by Beth Hill
City of Hope Cancer Center will present the first of four national conferences designed to teach professional caregivers to enhance the quality of care for cancer survivors. The conference, part of City of Hope’s Survivorship Education for Quality Cancer Care program, will take place at the Pasadena Hilton Hotel in Pasadena, Calif., from July 13 to 15.
Fifty competitively selected cancer institutions each will send two health care representatives to the conferences. One must be a physician, nurse or administrator; the second may be a psychologist, social worker, pharmacist, rehabilitation professional or chaplain.
"In 2004, there were more than 1 million new cases of cancer diagnosed in the United States. Today, statistics from the National Cancer Institute and other cancer research facilities show that 64 percent are expected to survive at least five years after diagnosis," said Project Director Denice Economou, M.N. Economou is a senior research specialist with City of Hope’s Department of Nursing Research & Education.
"Survivors experience long-term physical and psychosocial effects as a result of their cancer diagnosis and treatment," Economou said. "Caregivers can have a major influence on the well-being of cancer survivors. Training is essential to ensure caregivers are equipped to ensure quality of care and quality of life for survivors."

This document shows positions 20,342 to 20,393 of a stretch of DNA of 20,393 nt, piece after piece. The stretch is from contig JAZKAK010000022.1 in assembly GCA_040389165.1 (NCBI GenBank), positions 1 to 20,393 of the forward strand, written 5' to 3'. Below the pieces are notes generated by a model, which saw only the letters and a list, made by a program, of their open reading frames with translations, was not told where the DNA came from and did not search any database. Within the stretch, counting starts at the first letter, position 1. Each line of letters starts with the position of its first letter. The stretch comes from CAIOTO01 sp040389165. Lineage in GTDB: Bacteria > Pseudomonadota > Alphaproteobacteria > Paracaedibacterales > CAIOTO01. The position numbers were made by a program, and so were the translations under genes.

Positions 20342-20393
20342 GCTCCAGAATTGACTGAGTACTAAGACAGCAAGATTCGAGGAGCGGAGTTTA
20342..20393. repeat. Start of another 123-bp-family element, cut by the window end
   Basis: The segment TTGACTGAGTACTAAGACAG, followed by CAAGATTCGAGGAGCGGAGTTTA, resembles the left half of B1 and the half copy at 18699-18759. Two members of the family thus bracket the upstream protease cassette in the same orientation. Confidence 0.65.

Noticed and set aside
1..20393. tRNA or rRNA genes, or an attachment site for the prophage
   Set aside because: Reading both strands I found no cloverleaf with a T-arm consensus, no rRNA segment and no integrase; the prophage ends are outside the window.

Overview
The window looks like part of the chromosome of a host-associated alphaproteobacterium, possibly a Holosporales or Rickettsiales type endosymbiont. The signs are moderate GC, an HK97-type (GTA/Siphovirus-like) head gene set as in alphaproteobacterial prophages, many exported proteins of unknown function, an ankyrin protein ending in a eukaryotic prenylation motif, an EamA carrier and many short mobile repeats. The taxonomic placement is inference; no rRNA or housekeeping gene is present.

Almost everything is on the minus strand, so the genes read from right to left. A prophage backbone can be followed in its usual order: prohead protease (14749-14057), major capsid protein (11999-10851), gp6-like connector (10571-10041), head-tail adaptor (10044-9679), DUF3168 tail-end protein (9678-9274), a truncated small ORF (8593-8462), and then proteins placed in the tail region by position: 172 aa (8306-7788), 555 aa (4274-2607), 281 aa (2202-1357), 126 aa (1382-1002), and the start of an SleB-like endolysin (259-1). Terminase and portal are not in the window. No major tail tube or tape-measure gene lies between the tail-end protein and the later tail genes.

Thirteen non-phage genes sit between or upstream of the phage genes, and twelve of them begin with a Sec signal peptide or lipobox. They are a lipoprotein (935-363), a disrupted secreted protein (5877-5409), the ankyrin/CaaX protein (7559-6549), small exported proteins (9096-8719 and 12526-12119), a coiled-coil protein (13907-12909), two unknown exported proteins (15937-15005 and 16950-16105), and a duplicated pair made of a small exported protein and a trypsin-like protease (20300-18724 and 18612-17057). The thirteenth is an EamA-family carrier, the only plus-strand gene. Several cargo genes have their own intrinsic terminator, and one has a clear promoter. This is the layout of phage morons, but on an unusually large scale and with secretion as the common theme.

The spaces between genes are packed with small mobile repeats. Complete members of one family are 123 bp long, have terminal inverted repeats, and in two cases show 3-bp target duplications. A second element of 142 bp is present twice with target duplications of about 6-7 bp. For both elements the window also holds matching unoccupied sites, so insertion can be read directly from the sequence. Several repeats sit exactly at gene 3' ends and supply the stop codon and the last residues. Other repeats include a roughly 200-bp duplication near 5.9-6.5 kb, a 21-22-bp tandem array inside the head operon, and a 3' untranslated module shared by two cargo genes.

Speakers with national reputations in cancer survivorship will act as leaders and provide assistance with goal development and implementation planning for each conference team. Topics of discussion will include research goals aimed at meeting the needs of the growing number of cancer survivors nationally.
A $1.4 million grant from the National Cancer Institute (NCI) is funding the conferences. The NCI awarded the grant to City of Hope in 2005 (see January 16 Hope News). The goal is to train 400 caregivers nationwide.
Marcia Grant, R.N., D.N.Sc., professor and director of City of Hope’s Nursing Research and Education Department, is the principal investigator. The project builds upon the 2006 Institute of Medicine report on cancer survivorship, which challenged cancer centers to improve care for the world’s 10 million cancer survivors.
A conceptual model featuring four dimensions of cancer survivorship – physical well-being and symptoms, psychological well-being, social well-being and spiritual well-being – will form the basis of participants' training.
Those interested in more information or applications can visit the conference Web site at www.cityofhope.org/CME/survivorship or contact Liz Gourdine, Nursing Research & Education Department, at ext. 63488.